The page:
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How Has The Ukraine Invasion Affected Fuel Prices?

Russia launched military attacks on Ukraine in February 2022, and the impacts of the invasion have reverberated across the globe. For instance, the price of oil has increased to over $110 per barrel, the highest in 14 years. As a result, fuel prices in many countries around the world have skyrocketed since the beginning of the war. Read on to learn how the Ukraine invasion has affected fuel prices. 

Russia is a Major Player in the Oil Industry

The main reason why the Ukraine-Russia conflict has contributed to an increase in the price of fuel is that Russia is the second-largest producer of crude oil in the world after Saudi Arabia; when a main distributor in the oil industry is embroiled in a conflict, it is not business as usual. The war has led to a disruption in the global supply chain of oil, and so different actors in the industry are struggling to fill this gap. 

Most countries in Europe and many more around the world were dependent on oil from Russia, but the conflict has disrupted the normal functioning of the oil industry. While other countries are trying to fill the gap by releasing oil from their reserves into the market, the move is short-lived. A constant supply of the precious commodity in the global market is required to stabilize the price. If the conflict in Ukraine continues unabated, many countries will be forced to bear the brunt of high fuel prices.    

The US Bans Russian Oil Imports

The US has responded to the invasion of Ukraine by banning Russian oil imports, and this has also contributed to the increase in fuel prices. In 2021, around 8% of America’s crude oil imports came from Russia. Just last year, the United States was the most affordable country for fuel, based on the data from comparing the market. However, the Russia-Ukraine conflict has now driven the oil prices to more than $100 per barrel, the highest since 2008.   

While there has been a surge in the price of fuel across the board, it seems the average price of gasoline is higher in some US states than others. A gallon of gasoline now costs above $5.50, up from around $3.40 last year. Furthermore, some states have strict environmental rules regarding the gasoline blends, aimed at reducing smog.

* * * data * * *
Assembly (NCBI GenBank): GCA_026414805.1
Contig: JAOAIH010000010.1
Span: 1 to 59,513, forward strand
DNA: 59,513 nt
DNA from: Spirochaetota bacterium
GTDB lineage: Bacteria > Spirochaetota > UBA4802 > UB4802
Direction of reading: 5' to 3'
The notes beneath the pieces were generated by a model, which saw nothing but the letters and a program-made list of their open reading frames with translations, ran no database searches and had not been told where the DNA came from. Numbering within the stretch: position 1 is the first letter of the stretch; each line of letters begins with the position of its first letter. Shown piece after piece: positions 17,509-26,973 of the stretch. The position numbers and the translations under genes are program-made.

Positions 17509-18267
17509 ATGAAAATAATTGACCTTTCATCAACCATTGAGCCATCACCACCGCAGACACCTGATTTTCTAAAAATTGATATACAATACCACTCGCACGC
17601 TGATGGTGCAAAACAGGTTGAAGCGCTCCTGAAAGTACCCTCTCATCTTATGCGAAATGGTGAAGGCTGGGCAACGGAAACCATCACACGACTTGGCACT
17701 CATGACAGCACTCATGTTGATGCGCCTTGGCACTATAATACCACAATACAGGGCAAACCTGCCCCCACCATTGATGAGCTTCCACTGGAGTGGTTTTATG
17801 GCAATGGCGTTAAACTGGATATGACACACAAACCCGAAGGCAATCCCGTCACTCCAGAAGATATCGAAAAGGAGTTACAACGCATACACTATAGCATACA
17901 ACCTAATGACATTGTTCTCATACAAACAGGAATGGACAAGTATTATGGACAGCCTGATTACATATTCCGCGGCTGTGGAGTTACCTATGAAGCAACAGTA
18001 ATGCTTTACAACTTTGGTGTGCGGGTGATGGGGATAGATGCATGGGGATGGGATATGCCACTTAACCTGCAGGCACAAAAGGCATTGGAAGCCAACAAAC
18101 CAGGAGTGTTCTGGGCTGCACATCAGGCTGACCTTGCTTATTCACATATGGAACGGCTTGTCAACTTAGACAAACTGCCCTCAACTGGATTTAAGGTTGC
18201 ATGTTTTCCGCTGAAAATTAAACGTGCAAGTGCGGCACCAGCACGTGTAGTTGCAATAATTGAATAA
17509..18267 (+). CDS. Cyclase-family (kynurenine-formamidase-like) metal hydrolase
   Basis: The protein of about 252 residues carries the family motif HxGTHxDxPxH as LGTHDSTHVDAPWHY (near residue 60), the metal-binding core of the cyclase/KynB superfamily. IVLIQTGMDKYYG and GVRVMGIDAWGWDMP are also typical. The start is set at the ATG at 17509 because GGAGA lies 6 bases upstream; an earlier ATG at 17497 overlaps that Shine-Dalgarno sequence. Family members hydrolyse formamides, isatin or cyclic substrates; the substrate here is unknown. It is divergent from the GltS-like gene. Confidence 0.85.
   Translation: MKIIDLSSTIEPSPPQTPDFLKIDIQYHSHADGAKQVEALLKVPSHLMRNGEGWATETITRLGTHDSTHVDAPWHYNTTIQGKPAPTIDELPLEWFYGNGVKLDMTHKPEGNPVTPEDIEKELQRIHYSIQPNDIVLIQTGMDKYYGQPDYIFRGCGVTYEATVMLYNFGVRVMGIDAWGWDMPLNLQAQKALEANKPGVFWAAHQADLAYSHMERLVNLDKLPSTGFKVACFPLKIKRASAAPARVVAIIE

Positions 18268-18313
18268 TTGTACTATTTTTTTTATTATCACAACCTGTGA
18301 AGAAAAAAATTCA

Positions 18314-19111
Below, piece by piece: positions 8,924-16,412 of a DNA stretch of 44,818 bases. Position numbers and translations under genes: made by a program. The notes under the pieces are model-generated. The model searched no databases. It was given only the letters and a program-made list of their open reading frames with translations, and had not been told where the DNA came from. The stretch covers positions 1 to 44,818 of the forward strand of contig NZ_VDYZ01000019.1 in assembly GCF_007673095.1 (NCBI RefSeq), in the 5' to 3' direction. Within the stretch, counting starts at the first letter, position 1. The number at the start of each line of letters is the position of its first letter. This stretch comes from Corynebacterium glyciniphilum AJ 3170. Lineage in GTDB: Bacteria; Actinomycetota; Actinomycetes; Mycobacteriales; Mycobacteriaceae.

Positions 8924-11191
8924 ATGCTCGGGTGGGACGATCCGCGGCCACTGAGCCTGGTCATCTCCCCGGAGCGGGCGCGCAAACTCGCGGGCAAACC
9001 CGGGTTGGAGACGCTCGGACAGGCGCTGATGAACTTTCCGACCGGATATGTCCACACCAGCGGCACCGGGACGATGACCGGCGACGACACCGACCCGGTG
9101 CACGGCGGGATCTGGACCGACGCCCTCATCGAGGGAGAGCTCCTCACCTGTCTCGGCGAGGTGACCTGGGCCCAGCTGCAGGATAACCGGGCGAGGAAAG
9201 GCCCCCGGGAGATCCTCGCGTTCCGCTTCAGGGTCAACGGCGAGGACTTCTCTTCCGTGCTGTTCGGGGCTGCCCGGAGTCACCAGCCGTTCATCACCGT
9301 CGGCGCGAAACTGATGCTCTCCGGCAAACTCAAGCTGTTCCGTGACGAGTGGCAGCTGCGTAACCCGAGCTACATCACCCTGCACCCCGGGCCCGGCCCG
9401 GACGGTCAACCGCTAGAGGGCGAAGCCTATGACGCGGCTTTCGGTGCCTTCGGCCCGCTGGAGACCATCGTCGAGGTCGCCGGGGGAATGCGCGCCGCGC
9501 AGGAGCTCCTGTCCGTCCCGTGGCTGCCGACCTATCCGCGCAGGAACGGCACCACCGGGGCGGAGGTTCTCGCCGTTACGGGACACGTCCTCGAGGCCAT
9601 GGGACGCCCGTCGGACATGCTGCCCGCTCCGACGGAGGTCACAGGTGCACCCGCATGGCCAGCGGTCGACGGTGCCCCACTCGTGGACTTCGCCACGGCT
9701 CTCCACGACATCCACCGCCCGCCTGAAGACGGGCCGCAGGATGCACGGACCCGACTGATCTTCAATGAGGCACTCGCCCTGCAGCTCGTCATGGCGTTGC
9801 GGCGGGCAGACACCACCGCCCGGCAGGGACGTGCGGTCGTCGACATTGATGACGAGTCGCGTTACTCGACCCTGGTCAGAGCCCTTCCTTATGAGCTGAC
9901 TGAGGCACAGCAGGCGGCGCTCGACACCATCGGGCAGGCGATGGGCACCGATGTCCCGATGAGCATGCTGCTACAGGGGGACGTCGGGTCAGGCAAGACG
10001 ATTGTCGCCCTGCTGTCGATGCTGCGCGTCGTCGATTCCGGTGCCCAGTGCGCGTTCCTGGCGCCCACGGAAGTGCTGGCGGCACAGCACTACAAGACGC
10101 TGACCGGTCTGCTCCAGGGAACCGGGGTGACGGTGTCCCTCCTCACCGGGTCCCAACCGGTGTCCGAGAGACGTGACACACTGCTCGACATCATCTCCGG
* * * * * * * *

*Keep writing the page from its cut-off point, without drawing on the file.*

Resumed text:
It was only last year that the United States and Australia were the most affordable country for fuel, based on the data from compare the market fuel.

Rising Inflation

The rising costs and shortages of raw materials like oil (of which Russia is a major contributor in the world) will lead to an increase in inflation. Crude oil is the main component of gasoline, so when its price increases, the cost of other commodities will also increase. The high energy prices are mainly driven by war and the situation is exacerbated by other tight market fundamentals. 

As witnessed in recent weeks, the high energy prices are passed to the consumers who will encounter them at the pump. Furthermore, this energy fuel inflation contributes to an increase in the cost of different goods and services. While governments can take different measures to cushion the consumers from the effects of high fuel costs, it seems the war in Ukraine will impact many economies.  

Changes in Prices of Commodities

The Russia-Ukraine conflict has also impacted the share markets. For instance, the main stock exchange in Germany and France dropped more than 4%, while in London shares sank more than 2% a few weeks after the invasion began. A fall in the price of market shares can cause an economic recession, which will impact the prices of most commodities.  

Since the invasion, there has been a surge in fuel prices in different parts of the world. While some people may think this war is between Russia, Ukraine, and a few allies, it has far-reaching impacts on the global economy. Russia is the second biggest producer of oil in the world, so the war has disrupted the global supply systems. Not only that, but the US and other western nations have imposed sanctions on Russia. As a result, Saudi Arabia, the world’s biggest producer of oil, cannot meet the global demand. All these factors have led to an increase in the price of fuel.

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